They confirmed that sports practice helped them to:

  • Fight against decreased muscle mass
  • Reduce fatigue
  • Strengthen the immune system
  • Rebuild social lives and fight feelings of isolation
  • Improve body image and self-confidence
  • Combat the risk of depression

Lastly, a 2013 study carried out on 11 children with cancer demonstrated that the sports and physical activity program implemented by personal trainers had a positive impact on both the physical and psychological health of the children.

Exercise Could Help Avoid Cancer Recurrence

No one can dispute the therapeutic benefits of fitness training programmes to reduce the risk of osteoporosis, cardiovascular diseases and diabetes.

We all know that exercise is good for us, but what’s best is to find a personal trainer near me to train with you either at home or in the gym, with coaching adapted to your particular physical capabilities.

Win the battle against cancer Exercise is an incredible therapy to fight off cancer. Photo via Visual hunt

The relaxation of the muscle tissues allows for the secretion of dopamine, melatonin and serotonin – neurotransmitters that improve sleep, recovery and general happiness and well-being. This is why exercise is also helpful in fighting depression and anxiety.

These hormones will help to limit the growth of tumour cells and strengthen up the immune system.

Don’t worry – personal training does not mean sculpting your body like a top athlete! Even minimal training will help to fight against fatigue and will help to support immunotherapy or chemotherapy treatments.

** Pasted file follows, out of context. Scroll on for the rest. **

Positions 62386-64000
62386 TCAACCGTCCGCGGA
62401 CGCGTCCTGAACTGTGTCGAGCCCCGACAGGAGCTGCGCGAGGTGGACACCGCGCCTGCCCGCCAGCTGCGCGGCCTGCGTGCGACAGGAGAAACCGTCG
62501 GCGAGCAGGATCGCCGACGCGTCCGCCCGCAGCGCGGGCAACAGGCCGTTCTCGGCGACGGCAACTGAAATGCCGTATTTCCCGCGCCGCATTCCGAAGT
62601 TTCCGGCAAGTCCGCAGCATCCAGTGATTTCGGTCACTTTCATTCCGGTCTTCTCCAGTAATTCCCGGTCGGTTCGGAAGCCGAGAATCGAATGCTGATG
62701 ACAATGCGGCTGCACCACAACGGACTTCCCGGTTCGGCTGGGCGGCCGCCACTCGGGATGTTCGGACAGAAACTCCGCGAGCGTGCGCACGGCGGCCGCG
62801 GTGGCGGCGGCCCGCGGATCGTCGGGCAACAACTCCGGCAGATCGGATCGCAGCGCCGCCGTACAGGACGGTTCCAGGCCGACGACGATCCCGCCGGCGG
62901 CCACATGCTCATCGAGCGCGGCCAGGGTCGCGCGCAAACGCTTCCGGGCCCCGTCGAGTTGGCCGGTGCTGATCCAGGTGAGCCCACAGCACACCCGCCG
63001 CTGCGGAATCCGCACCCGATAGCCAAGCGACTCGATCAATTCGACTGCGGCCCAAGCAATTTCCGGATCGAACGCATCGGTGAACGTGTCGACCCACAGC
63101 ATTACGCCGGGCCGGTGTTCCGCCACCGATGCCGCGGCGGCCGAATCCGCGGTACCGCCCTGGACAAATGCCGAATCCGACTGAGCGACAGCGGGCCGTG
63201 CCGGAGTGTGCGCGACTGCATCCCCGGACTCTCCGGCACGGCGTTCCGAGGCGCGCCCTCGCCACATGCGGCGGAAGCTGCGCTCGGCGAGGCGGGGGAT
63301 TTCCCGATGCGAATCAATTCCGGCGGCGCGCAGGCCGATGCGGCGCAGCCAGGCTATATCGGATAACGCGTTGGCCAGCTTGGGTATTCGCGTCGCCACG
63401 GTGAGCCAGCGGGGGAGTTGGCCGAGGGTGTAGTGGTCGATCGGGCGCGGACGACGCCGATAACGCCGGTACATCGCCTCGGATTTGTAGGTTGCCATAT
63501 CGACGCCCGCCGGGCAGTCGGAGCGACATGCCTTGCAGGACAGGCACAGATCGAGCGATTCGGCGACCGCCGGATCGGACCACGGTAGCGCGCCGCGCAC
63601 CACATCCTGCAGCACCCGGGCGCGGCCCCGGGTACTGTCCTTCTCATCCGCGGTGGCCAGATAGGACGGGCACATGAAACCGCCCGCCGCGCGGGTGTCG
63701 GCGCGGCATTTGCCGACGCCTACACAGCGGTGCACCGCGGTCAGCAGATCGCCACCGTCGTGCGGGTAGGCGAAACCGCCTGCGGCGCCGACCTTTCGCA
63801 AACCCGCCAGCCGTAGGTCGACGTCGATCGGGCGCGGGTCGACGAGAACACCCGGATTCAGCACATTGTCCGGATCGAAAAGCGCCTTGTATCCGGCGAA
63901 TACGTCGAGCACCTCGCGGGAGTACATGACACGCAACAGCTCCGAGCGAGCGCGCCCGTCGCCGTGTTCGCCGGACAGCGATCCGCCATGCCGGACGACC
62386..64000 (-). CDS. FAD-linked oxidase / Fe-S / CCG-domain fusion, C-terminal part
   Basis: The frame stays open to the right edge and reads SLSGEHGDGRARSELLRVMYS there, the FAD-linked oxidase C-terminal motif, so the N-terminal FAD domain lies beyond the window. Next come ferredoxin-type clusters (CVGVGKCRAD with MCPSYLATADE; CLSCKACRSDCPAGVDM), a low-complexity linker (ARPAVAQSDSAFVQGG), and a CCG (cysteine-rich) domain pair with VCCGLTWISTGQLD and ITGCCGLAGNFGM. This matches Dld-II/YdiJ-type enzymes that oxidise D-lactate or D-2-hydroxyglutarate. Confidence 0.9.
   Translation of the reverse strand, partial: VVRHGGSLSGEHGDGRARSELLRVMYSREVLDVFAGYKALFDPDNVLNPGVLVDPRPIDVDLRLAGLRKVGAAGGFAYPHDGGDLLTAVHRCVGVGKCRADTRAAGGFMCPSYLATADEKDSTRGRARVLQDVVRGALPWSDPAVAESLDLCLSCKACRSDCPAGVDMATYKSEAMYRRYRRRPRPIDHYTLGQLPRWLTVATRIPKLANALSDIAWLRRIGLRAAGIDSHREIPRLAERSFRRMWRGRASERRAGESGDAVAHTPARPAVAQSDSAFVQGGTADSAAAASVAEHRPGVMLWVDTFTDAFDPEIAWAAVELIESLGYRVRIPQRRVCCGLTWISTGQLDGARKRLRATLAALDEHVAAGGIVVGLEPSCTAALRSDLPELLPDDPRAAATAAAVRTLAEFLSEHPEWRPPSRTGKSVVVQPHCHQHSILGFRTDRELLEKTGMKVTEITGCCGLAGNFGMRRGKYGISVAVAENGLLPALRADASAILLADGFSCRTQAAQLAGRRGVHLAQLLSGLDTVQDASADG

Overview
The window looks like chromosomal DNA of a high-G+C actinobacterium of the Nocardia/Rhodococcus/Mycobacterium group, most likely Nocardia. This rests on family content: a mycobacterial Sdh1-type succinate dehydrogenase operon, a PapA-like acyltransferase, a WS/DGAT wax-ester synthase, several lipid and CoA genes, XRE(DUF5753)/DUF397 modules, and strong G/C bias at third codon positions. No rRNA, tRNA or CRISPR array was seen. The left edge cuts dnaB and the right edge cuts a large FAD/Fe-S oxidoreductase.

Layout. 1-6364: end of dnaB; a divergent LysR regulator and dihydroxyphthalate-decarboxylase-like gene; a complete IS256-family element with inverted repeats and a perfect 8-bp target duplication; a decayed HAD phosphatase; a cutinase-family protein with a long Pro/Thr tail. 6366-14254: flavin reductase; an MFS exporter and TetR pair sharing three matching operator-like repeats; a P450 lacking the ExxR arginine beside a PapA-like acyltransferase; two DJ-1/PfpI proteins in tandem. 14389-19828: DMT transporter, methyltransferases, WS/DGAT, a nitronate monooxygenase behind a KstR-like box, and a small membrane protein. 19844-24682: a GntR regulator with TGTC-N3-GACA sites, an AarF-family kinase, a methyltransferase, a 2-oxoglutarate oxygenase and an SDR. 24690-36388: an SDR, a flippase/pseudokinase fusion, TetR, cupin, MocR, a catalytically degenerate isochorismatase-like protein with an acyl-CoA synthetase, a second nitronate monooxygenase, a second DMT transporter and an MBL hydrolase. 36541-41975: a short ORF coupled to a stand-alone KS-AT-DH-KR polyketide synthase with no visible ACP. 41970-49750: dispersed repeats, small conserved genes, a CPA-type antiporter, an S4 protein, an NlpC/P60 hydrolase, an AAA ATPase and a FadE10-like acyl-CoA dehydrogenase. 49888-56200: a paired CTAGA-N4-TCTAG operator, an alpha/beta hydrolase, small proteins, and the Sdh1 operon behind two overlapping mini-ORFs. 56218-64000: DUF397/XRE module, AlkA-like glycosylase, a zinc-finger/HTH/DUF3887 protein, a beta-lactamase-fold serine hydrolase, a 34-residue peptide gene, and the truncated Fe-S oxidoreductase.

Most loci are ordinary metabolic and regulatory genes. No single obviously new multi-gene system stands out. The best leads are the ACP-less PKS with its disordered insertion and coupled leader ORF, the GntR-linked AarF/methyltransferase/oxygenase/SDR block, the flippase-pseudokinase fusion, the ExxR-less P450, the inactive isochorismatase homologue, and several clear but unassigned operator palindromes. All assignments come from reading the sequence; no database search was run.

When it comes to exercise, the world is your oyster! Why not give some of these a try?

  • Running

Our race evolved to become effective endurance walkers and runners, from the shape of our feet and hips, the length of our legs, our shock-absorbing spine structure down to our ability to cool ourselves down with sweat. Running is one of the most psycologically-rewarding sports you can do (you get a sense of freedom and are always travelling somewhere) and most effective physically, and we’re naturals at it – each and every one of us if we try and train!

Running improves cardiovascular health, burns calories, builds up strength and muscle tone. What’s more, running is free. You can just find a road or open space and go.

  • Weight training

Weight training is not only a great way to build muscle, it can improve mood, aid in losing weight, and also prevent some illnesses.

Lifting weights increases the strength of connective tissue, muscles and tendons. In a roundabout way, pumping iron in the gym can help you lose or maintain weight. Just having more muscle helps the body burn extra calories, even when you are not doing anything active.

Doing weights classes can help to build up bone density which reduces the risk of fractures and protects the body against osteoporosis

Finally, weightlifting can have additional cardiovascular benefits. Strength training sessions can reduce blood pressure with a desirable effect, helping people to sleep better.

Yoga

Yoga, as we all know, has both physical and mental health benefits. You don’t need to be a ‘yogi’ to know that it’s a healthy activity!